29 JANUARY 1910, Page 10


THE influence of our Lord's miraculous knowledge of the future appears to have kept many from an inquiry into His knowledge of the world. Yet when we have excluded the instances in which a supernatural insight seems neces- sarily to be attributed to Him, surely there must remain much that we may explain in another way. In these cases we may well believe we see the achievements of that infinite sympathy and love with which the human mind of Christ encountered the minds of men. "Love," says Jowett, " becomes the interpreter of how men think, and feel, and act ; and supplies the place of, or passes into a worldly prudence wiser than, the prudence of this world." These words were applied in the first instance to the Apostle Paul, but they must find their supreme illustration in Him to Whom St. Paul ascribed all that he had of spiritual power.

The Gospels give abundant testimony to Christ's knowledge of the byways and intricacies of the heart. We do well to remind ourselves that it was His capacity for forming a just estimate of the words and professions of men which suggested St. John's comment that "he knew what was in man." The occasion was one of those visits to Jerusalem when our Lord's power over sickness and disease had seat a wave of excite- ment through the city, and many had been swept into a belief whieh was, however, far removed from faith. To them Jesus did not commit. Himself. It was the same transient impression of wonder that at a later period led the multitude to attempt to make Him King against His will. Many leaders in religion and in other spheres, some of them men with a reputation for shrewdness and calculation, have been glad to accept a blind and ill-founded loyalty in the mistaken hope that it would stand the strain of experience. But Jesus recognised the futility of attempting to build an enduring edifice on such foundations.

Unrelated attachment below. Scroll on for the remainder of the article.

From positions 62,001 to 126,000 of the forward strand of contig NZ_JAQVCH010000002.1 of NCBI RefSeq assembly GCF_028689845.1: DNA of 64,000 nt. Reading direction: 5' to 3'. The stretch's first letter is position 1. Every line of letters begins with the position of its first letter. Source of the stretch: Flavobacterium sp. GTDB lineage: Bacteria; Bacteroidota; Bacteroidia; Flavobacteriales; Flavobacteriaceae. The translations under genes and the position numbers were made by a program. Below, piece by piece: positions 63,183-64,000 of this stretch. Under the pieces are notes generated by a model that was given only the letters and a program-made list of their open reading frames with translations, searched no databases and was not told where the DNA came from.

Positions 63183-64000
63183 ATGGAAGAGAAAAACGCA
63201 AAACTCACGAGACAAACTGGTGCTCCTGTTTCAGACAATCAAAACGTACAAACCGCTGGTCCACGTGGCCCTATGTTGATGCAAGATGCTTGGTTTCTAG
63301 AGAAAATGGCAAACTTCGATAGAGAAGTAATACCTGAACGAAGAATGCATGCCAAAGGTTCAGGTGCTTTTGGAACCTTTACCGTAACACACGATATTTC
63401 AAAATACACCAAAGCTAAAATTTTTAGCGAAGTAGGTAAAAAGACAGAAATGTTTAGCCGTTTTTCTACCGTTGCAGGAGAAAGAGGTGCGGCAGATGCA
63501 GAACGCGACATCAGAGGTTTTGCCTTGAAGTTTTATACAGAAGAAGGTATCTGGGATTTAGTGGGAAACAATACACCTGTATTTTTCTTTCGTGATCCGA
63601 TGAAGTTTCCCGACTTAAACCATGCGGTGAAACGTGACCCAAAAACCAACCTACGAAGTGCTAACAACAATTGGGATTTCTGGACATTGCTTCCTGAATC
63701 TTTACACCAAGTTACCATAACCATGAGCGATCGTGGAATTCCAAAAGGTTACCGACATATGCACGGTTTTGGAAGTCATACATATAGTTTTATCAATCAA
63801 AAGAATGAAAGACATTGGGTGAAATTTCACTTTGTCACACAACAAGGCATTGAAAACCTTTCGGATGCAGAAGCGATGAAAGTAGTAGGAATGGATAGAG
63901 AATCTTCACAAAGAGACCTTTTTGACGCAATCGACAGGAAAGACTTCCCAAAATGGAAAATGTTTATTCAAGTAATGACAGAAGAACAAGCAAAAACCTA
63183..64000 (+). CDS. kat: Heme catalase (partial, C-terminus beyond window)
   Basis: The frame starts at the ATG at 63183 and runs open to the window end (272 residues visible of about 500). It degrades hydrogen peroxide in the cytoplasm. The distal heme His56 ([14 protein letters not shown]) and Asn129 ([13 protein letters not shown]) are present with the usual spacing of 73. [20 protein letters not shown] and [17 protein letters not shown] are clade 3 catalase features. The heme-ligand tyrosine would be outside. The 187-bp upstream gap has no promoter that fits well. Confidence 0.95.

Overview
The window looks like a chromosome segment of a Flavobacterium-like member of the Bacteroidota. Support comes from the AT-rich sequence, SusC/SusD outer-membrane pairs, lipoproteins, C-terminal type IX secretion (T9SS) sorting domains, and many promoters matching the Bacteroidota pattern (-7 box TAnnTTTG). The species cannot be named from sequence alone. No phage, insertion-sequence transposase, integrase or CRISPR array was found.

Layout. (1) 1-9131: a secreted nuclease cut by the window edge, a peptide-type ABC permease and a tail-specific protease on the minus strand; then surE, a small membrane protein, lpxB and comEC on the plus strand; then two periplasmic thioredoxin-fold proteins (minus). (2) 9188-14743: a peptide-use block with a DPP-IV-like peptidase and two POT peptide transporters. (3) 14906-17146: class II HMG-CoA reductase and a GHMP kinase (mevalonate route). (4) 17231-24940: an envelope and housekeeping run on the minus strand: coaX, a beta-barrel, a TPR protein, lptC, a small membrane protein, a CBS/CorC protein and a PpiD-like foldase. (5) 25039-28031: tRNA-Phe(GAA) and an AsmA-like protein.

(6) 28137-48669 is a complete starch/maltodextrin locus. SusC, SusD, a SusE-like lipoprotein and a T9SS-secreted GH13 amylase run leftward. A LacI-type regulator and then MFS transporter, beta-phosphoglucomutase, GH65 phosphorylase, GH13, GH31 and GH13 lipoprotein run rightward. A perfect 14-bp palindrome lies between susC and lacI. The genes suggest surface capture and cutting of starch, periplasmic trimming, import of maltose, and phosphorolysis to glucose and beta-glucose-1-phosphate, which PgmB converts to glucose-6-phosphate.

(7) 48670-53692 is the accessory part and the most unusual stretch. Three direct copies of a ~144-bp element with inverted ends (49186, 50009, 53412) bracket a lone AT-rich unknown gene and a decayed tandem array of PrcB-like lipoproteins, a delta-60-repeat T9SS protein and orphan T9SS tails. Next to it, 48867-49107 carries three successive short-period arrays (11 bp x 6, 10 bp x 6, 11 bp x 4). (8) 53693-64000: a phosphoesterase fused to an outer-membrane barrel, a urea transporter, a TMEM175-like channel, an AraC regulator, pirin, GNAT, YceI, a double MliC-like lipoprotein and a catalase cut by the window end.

Christ knew how impressionable were the minds He had to deal with, and distrusted an enthusiasm which had no root in conviction. It is no contradiction, but rather a conse- quence, of this statement to say that He saw with terrible distinctness the difficulties that lie in the way of any appeal to the highest energies of the human heart. No great teacher has ever realised more plainly the limitations of logic and reason as instruments of persuasion. Without doubt it is only another evident,* of our Lord's knowledge of the world that the Gospel makes its primary appeal to the seat of the passions and desires,—the citadel of life. In a passage not untouched with irony He has exemplified the invincible prejudices that enthral the mind :—" For John came neither eating nor drinking, and they say, He hath a devil The Sen of man came eating and drinking, and they say, BeLold a man gluttonous, and a winebibber, a friend of publicans and sinners." Such a passage as this must always be discouraging to those who cherish the belief that ignorance is the only sin, and that truth need only be demon- strated in order to conquer. Jeans, however, had formed a truer estimate of the capacity for obstinate rebellion that is latent in every worldly mind : "Ii they hear not Moses and the prophets, neither will they be persuaded, though one rose from the dead." When Christ paid this tribute to the tenacity of unbelief, there were no doubt many who thought the saying little more than a rhetorical flourish. The empty tomb has given the words an illustration which they lacked when first spoken, and the result should assuredly not make it harder for us to accept them in their literal sense; yet it is certain that many Christians to-day believe that a scientifically attested resurrection would convert the world. So far as history can teach us anything on su..h a subject, it confirms the wards of Christ. Mr. Andrew Lang in his recent study of the life of Jeanne d'Arc tells how she resisted the commands of her saints for four years before yielding to the urgency of the visions. Nor, so far as we can learn, was she less persuaded of the reality of the appearances during these years than in the twelve months of her mission. Incidentally, in the same work, we read of men who told their priests how they had deliberately postponed duties laid upon them, as they them- selves believed, by veritable heavenly messengers, until at last they were more violently impelled to obedience. Quite apart from their specific credibility, these stories help us to realise that many minds are steeled in advance even against the persuasion of a miracle.